OK, it’s actually happening. I will have a mastectomy of my right breast on Tuesday 4 September during which I will also undergo the first stage of an implant reconstruction.
I had hoped that my surgeon might go for a one-stage process but this isn’t the case. Instead, because of my slim build (grrr!) I will need to have several procedures over the course of another three to six months.
After removing the breast tissue, my surgeon has decided to insert a tissue-expander which will be partially injected with saline and topped up over the course of 6 weeks. This will stretch the pectoral muscle and prepare it for the insertion of a full implant.
The expander will stay in place for about three months and then either it will have some fat injected into the skin around it and left for another few months or have the implant inserted.
Now you might be wondering how a tissue-expander is, well, expanded? It has a valve. Seriously. Not on the outside, thank God – I won’t look like a lilo – but on the inside, under the skin, that they inject the saline into. The expander is like a little plastic bag that they slowly inflate. (And it can pucker and wrinkle like a plastic bag too!)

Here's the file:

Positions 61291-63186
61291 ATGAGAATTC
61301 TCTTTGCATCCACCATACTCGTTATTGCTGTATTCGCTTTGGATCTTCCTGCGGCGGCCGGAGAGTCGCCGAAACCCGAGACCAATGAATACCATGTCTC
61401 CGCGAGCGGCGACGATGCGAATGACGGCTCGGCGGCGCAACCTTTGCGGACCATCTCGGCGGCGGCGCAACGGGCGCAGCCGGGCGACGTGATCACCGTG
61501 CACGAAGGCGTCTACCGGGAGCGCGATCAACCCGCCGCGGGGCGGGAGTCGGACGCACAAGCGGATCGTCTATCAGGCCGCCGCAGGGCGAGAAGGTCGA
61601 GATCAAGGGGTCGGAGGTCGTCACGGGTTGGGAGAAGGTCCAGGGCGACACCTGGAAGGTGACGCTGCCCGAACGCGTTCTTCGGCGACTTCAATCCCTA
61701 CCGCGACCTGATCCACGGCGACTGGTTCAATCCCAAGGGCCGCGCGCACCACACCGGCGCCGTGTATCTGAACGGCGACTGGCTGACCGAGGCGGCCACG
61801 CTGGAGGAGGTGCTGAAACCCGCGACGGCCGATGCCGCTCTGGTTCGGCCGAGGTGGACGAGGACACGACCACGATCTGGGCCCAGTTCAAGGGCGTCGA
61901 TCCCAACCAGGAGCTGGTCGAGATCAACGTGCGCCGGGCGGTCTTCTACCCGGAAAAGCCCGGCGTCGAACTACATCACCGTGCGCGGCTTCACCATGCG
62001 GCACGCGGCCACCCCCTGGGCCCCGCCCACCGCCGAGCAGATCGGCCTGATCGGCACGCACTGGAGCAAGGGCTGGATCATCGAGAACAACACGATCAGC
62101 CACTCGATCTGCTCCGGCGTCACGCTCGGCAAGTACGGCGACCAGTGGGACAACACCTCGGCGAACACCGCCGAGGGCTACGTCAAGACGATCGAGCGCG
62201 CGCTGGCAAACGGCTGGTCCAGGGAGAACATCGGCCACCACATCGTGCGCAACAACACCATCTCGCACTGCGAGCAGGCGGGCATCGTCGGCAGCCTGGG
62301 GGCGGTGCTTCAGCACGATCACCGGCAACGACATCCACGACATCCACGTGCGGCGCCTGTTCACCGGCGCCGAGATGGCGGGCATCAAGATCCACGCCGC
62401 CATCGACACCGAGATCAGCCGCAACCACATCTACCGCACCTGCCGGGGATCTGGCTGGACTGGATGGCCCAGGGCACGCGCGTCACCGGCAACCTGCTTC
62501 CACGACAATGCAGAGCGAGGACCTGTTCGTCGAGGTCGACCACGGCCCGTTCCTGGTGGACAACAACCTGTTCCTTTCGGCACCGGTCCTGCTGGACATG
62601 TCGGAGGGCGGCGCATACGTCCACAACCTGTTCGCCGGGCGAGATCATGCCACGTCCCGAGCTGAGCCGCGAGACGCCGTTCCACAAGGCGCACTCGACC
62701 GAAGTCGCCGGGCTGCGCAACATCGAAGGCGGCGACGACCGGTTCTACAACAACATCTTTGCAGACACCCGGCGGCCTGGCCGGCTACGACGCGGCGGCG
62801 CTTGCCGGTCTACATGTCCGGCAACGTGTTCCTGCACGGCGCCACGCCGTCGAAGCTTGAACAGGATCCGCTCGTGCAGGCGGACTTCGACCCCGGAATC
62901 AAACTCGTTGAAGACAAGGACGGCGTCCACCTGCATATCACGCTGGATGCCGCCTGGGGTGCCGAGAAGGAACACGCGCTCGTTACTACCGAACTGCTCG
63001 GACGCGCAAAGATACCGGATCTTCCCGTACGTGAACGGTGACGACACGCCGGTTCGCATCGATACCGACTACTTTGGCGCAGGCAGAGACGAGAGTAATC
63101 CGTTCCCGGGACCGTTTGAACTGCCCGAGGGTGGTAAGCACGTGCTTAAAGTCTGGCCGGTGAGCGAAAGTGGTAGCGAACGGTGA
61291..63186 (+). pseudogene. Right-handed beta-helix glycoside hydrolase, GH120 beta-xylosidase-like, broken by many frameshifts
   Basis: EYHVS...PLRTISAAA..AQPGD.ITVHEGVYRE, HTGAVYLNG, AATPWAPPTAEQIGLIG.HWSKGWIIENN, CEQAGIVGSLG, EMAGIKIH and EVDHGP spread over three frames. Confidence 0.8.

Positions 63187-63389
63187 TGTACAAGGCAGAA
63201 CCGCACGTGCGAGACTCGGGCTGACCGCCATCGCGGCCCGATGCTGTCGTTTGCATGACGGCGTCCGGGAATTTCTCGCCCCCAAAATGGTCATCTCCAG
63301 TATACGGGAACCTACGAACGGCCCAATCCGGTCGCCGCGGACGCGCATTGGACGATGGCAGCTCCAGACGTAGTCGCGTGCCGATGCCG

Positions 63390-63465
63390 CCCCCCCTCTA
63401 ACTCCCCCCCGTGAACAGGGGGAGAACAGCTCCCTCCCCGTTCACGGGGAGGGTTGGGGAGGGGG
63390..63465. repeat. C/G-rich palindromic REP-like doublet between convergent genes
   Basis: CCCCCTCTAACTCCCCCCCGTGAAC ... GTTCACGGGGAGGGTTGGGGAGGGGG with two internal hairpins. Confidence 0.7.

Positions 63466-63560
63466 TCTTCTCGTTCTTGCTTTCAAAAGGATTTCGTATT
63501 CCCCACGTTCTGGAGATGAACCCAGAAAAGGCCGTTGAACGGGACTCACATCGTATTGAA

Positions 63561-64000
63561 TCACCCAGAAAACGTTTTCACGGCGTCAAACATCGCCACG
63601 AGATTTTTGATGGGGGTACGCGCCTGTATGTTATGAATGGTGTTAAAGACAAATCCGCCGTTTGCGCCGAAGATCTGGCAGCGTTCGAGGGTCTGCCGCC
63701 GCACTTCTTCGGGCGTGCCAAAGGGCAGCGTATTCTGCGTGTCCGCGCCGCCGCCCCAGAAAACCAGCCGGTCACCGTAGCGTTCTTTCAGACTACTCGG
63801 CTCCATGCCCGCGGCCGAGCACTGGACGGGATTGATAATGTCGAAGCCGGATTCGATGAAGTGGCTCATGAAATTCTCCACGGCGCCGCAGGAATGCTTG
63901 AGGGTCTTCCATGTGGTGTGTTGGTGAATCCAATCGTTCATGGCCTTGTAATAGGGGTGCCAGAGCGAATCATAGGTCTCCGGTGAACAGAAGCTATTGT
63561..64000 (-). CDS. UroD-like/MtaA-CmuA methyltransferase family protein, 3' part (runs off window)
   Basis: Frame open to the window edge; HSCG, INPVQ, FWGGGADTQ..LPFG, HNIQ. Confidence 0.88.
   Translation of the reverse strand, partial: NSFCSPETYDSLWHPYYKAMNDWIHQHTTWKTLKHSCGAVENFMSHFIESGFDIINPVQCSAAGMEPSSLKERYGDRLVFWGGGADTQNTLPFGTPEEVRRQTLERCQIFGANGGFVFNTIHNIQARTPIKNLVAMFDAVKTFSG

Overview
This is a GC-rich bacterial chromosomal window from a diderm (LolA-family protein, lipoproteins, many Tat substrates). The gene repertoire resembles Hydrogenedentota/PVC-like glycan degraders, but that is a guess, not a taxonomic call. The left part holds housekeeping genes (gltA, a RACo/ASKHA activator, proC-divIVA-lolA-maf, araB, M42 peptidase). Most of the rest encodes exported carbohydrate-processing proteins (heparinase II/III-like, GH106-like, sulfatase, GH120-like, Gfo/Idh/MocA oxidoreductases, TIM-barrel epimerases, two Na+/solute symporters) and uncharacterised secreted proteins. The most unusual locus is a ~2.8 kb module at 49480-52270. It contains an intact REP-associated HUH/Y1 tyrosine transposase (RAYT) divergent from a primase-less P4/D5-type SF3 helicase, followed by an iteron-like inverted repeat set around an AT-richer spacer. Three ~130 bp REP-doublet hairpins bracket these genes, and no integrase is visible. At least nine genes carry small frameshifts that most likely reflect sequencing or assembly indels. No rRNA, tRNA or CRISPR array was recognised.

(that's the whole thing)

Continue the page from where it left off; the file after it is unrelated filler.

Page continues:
Consequently it does seem that I will have some months of lop-sided boobs to look forward to but this does seem to be the best way to ensure a good long-term result. Ultimately, I will also need some implant surgery on my other breast - or ‘lefty’ as Mr P. likes to call it - to match the raised effect of the reconstruction.
It is a somewhat drawn out process but I’ve come to expect that now. The important thing is to take the time to get the balance right. On the plus-side, the surgeons seem doubtful that I’ll need to have radiotherapy after the mastectomy – but I’m not counting my chickens just yet!